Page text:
It’s been almost four years since Young Valley laid down a full-length album.
The Jackson-born band released an EP here and there, but, a heart-and-soul, “put our name on this one and be proud of it” record?
That comes only as the product of a well-seasoned touring band who has fallen in love with the music they play – and the audiences that appreciate it.
The resulting record, they say, is a “true-to-form” representation, proudly and simply called “Young Valley.”
The band’s sophomore release was recorded “mostly live” with very little overdubs or retakes, at Dial Back Sound in Water Valley, Mississippi.
Tracked by Matt Patton (Drive-By Truckers, Dexateens) and engineered by Bronson Tew and Starlin Browning, the project features twin brothers Dylan and Zach Lovett and Spencer Thomas – the band’s core – along with three recording and touring members – Ethan Frink on bass and backing vocals; Kell Kellum on pedal steel; and Phill Thompson on violin and keys. Longtime supporter and Rooster’s founder Tim Glenn added harmonica to a track while Anne Freeman adds backing vocals.
“We were sitting five or six guys, mic’d up and ready to track,” says drummer and vocalist Spencer Thomas of the organic Americana meets alt-country project or “twang-a-rang” as the band so dubbed their sound long ago.
“It sounds like the music we grew up on,” says Zach, “music from the 60s and 70s that our parents so willingly and generously shoved down our throats. (That music) was recorded live, before everyone got so concerned with everything having to be so perfect. It was a performance.”
Their last project, “No Filter,” was released in 2014. It seems like forever ago.
“And it was,” Zach says. “We’re the same band playing the same songs but we’re a different band. Just because… time. Time changes everything.”
Jackson crowds will appreciate the familiarity of the new record.
“You’ve heard these songs a thousand times just because we’ve had them that long,” Zach says. “We’ve been cooking them,” he adds, a recipe of musical goodness Kellum once quipped “falls off the bone.”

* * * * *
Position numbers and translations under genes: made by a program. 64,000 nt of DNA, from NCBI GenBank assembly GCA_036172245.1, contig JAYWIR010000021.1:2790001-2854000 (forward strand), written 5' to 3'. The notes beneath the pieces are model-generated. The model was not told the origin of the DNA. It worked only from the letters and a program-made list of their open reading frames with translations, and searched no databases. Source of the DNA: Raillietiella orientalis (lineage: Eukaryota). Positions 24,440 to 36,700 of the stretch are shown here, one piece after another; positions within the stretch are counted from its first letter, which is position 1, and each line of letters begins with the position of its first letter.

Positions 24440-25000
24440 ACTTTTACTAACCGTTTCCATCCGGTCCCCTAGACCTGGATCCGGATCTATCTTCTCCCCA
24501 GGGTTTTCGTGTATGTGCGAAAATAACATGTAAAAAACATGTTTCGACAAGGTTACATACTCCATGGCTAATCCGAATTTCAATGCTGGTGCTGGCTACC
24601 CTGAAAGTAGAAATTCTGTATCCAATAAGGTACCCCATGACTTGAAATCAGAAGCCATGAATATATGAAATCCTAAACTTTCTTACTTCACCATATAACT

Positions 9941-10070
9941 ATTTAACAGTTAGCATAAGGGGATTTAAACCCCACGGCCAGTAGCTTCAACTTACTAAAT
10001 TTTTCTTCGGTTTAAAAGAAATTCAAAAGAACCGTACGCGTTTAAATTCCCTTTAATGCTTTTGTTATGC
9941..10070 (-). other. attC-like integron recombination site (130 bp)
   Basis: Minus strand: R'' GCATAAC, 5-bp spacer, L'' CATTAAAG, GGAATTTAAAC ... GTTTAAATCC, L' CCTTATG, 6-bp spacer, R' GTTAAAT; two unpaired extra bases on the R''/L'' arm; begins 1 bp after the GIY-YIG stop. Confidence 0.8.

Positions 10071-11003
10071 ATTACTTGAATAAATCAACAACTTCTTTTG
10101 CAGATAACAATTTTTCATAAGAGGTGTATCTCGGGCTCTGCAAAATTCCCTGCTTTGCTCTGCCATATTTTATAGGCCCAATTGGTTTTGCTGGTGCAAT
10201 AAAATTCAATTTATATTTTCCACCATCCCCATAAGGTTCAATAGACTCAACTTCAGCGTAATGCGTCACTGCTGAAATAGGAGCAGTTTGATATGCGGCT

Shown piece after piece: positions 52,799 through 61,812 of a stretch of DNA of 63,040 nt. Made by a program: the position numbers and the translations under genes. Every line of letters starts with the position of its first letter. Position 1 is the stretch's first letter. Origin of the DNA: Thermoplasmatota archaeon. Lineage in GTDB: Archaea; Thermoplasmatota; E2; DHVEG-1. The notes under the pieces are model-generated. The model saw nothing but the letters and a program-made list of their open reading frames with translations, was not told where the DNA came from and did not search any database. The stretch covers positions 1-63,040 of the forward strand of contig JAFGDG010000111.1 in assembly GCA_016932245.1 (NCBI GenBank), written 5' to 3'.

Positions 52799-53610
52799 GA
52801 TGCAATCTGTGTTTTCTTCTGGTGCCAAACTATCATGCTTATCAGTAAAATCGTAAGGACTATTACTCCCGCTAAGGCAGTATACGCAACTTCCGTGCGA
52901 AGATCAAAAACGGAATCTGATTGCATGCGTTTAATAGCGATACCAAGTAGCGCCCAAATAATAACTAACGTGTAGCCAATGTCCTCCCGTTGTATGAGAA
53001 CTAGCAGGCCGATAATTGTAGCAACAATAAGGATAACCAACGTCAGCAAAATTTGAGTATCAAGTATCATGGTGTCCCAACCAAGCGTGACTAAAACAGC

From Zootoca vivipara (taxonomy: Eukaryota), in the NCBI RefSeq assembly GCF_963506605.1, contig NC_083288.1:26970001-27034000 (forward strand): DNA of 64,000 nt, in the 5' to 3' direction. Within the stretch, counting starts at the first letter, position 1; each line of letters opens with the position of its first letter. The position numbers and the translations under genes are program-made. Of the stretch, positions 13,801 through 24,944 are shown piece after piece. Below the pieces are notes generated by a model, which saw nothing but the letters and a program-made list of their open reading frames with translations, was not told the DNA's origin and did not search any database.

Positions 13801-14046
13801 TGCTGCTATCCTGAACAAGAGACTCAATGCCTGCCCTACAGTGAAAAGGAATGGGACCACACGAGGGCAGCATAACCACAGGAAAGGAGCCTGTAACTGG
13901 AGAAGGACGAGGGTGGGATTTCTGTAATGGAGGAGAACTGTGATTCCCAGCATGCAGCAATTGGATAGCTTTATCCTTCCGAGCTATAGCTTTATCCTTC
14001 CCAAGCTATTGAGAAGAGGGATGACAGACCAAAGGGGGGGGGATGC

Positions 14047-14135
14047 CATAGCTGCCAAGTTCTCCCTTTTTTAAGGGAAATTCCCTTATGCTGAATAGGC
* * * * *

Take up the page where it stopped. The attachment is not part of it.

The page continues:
The band credits past bassist Chris Hassler, who Zach says helped “carry these songs around the country so long, fleshing out the weird parts, figuring out what works and what doesn’t.”
While Young Valley’s first record was an independent project, the new project is on Dial Back Sound, Matt Patton and Brownson Tew’s label.
“We’re pleased this our first record on a label – on this label – because it wasn’t micromanaged,” Dylan says. Zach added, “They wanted us because they liked us. They weren’t trying to change us.”
Being “the band” doesn’t mean the job is done after you walk off stage. Zach, Dylan and Spencer are working alongside the efforts of a publicist helping to give their music a broader reach.
“Our publicist said he sent our electronic press kit to 700 outlets,” Dylan says.
As a result, Wide Open Country previewed the entire record online last week.
UK Americana premiered their song “Howlin” and a recent Drew McKercher produced video for the Spencer Thomas fronted “’Til I Cross Your Mind” premiered on PopMatters.com – and won McKercher a Crossroads Film Festival Award.
“Then there’s a magazine in Australia that hit us up about a promo thing,” Spencer says. “And we’re like, ‘Cool, let’s do it!’”
As Young Valley begins to reap the rewards of years of touring and hard work honing their craft, they’re quick to remember it all started at home.
“The reason I went out and played in the first place is that my mom and dad made me feel like it was a good idea,” Zach says. “Later, Jackson and Fondren, did the same thing for the band by encouraging us – by showing up.”
“I don’t know if you know that, Jackson, but you’re giving us and other artists strength to continue by being supportive,” Zach says directly to a recorder, as if talking to each and every person who has bought a CD, a shirt or been to a show.
“If we can do it here and get these people to enjoy it, we can take it somewhere else and they will enjoy it, too.”
Afraid you’ve heard Young Valley one too many times? Spencer says, “(The new album) takes a different turn at every place in the record. “The variety of songs and instrumentation,” he adds, “we don’t want you to be bored listening to this.”
Friday night, at Duling Hall, the band will rip and roar with a “not boring” show with a special guest opener, Cary Hudson.
“Our dad (Mike) was a huge Blue Mountain fan,” Dylan remembers of the Hudson–fronted north Mississippi based band.
“He was always playing Blue Mountain cassettes. So I guess that speaks to the music we make. They were one of the front-runners of that 90s alt-country thing. And to know Cary now – we’ve loved and admired him. It’s cool for him to open up for us.”